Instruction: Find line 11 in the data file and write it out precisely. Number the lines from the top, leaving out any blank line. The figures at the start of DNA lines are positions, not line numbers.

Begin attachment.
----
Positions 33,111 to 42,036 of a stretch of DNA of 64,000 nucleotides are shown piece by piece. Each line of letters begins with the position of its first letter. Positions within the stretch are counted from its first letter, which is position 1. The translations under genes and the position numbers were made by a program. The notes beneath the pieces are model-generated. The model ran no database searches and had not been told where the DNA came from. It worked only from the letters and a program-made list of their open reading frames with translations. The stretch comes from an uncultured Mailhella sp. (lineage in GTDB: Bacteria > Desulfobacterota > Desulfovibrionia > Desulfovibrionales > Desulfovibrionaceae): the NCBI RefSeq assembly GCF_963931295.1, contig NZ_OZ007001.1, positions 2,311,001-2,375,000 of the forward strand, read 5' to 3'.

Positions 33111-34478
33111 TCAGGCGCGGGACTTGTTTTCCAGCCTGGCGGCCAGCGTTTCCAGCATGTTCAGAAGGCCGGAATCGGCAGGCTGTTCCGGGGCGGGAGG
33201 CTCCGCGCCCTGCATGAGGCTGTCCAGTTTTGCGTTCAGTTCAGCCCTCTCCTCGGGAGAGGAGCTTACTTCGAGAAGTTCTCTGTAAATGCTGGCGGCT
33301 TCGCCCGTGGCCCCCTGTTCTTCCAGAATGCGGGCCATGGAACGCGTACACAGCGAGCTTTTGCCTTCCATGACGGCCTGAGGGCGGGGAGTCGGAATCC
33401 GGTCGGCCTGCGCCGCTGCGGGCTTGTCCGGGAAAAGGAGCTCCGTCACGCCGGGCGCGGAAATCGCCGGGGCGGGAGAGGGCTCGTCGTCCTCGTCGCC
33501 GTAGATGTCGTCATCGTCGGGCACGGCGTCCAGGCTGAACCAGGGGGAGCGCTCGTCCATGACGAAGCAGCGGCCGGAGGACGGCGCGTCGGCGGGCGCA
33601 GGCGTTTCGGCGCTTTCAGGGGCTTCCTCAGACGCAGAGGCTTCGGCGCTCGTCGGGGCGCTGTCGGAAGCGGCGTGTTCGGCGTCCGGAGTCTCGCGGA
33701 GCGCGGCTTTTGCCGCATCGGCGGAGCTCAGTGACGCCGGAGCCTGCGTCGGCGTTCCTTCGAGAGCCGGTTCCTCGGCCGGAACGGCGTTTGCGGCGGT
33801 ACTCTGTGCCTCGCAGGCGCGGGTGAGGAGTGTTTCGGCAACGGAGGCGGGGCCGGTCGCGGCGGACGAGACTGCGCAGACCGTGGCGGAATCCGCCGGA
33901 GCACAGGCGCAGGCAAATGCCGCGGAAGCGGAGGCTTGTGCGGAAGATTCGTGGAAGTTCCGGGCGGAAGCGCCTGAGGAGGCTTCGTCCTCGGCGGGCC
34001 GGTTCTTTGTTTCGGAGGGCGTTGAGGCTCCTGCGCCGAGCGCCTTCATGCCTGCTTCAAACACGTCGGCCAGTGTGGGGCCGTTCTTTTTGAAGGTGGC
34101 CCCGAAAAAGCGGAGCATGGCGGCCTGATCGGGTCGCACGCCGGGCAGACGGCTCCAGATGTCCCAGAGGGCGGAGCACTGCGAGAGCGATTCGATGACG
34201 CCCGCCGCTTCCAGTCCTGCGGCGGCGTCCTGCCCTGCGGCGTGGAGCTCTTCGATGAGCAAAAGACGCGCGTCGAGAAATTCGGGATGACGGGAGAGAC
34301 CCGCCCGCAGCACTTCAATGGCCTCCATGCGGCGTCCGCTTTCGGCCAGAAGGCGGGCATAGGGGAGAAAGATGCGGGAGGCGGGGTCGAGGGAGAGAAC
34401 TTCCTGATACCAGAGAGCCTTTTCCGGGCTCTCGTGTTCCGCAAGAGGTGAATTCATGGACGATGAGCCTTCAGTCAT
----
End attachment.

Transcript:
33901 GCACAGGCGCAGGCAAATGCCGCGGAAGCGGAGGCTTGTGCGGAAGATTCGTGGAAGTTCCGGGCGGAAGCGCCTGAGGAGGCTTCGTCCTCGGCGGGCC